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The Scoop: South Grand, Clayton restaurateurs and community regroup after day of tension, protest

November 25th 04:11pm, 2014

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Restaurants and businesses in the South Grand district are cleaning up after sustaining damage late last night, Nov. 24, following the protests near Interstate 44 and Grand Boulevard. People assembled in the Shaw neighborhood there after St. Louis County prosecutor Robert McCulloch delivered the grand jury’s decision not to indict Ferguson police officer Darren Wilson in the shooting death of Michael Brown.

Volunteers gathered today to collect paint and supplies to decorate the boarded up businesses, encouraging people to support their community through patronage and online donations.

Natasha Bahrami, owner of Cafe Natasha’s, located at 3200 S. Grand Blvd., said nine of the restaurant’s windows were shattered around 12:40 a.m. Bahrami said she was across the street at the time of the incident. “We have too many windows and it was a prime spot to get hit,” she said. “Mom and Dad are a little bit hurt about it, and of course, I am too, but we’re going to make it through this one.”

Bahrami said the support from community residents and the Tower Grove East Neighborhood Association was overwhelming. “As I was coming across the street, (TGENA members) were already coming to clean up the glass,” she said. “The support we felt immediately made me feel better.” Although the restaurant is currently boarded up, Bahrami said Cafe Natasha’s would will be open for business today.

 

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Dave Bailey, who opened his second Rooster location last month at 3150 S. Grand Blvd., said people also broke 10 or 11 large windows at the restaurant, though nothing was stolen from inside. “I boarded up the entire façade (this morning.) I really didn’t want to,” he said.

Rooster closed an hour early last night, but despite the damage, doors opened this morning to welcome diners for breakfast. Bailey plans to resume business as usual unless circumstances warrant otherwise. “We’re getting quite a show of solidarity from the neighborhood,” he said. “If we have to close early, we will make that call on a nightly basis depending on what’s going on … Obviously the safety of my staff is my primary concern.”

MoKaBe’s, located at 3606 S. Arsenal St., served as a safe space for Shaw protestors, where they gathered before and during the protests. Calls for comment to MokaBe’s were not immediately returned.

Other restaurants that reported damage include Baida at 3191 S. Grand Blvd., Saint Louis Bread Co. at 3114 S. Grand Blvd., Basil Spice at 3183 S. Grand Blvd., and King & I at 3155 S. Grand Blvd. While all are open for business today, some may close early depending on circumstances today.

Meanwhile, Clayton restaurants are regrouping after many closed doors early yesterday, pending the grand jury announcement at the courthouse in their community. The Wheelhouse co-owner Stephen Savage closed his sports bar after lunch service yesterday, citing safety concerns for customers and employees. “Staff and customers: they are the two most important aspects of our business,” he said.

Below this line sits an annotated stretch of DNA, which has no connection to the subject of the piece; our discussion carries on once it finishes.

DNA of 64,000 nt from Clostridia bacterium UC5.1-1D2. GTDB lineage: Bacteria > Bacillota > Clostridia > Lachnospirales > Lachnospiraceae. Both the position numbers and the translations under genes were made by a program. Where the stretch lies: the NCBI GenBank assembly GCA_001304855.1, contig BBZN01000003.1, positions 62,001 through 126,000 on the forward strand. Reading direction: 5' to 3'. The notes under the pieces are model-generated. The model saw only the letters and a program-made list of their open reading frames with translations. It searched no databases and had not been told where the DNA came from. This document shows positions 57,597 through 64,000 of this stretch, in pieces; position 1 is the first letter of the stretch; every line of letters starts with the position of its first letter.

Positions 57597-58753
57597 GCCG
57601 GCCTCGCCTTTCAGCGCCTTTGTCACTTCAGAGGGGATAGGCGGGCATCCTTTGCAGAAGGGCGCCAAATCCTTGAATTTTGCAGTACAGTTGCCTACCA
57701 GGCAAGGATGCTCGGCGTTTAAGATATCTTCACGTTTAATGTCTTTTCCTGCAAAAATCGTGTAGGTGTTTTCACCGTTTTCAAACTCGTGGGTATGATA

Chef-owner Gerard Craft noted similar concerns when he opted to close Pastaria and Niche, both located in the Centene building in Clayton, along with his two CWE restaurants, Brasserie and Taste. “It’s really important to keep all our employees in mind. We have close to 200 employees that live in all parts of St. Louis. Whether protests or difficulty getting around, there were a million reasons to close,” Craft said.

After a night of tension and unrest in Ferguson and St. Louis’ Shaw neighborhood, Pastaria and Niche remain closed today, Nov. 25, along with other restaurants in the Centene building, Cantina Laredo and Kakao. Other Clayton business district restaurants closed today include The Crossing, Bocci Bar, Mad Tomato, Half & Half and Companion.

Some Clayton eateries did open today, including Barrister’s, Avenue, Barcelona, Sauce on the Side, Remy’s and Five Star Burgers. The latter kept its regular hours of operation yesterday as well. “I’m not one to close my doors. I think it’s important to stay open,” said owner Steve Gontram. “I’m not going to fold under pressure and close my doors … I’m going to stay open and be a business that serves the community and, of course, be cautious and lookout for the safety of my employees.”

While the Thanksgiving week is typically one of the busiest of the year for restaurants, several owners noted that business had slowed in the week’s leading up to the grand jury’s decision. “We’ve had fewer pre-Thanksgiving orders than in the last 10 years,” said Companion owner Josh Allen.

After much discussion among themselves, most Clayton restaurateurs anticipate returning to regular hours tomorrow, Nov. 26. “We’re all in it together,” Allen said.

Click here to read how the Ferguson community regrouped after yesterday’s events.

 

Catherine Klene and Ligaya Figueras contributed to this report.

 

 

 

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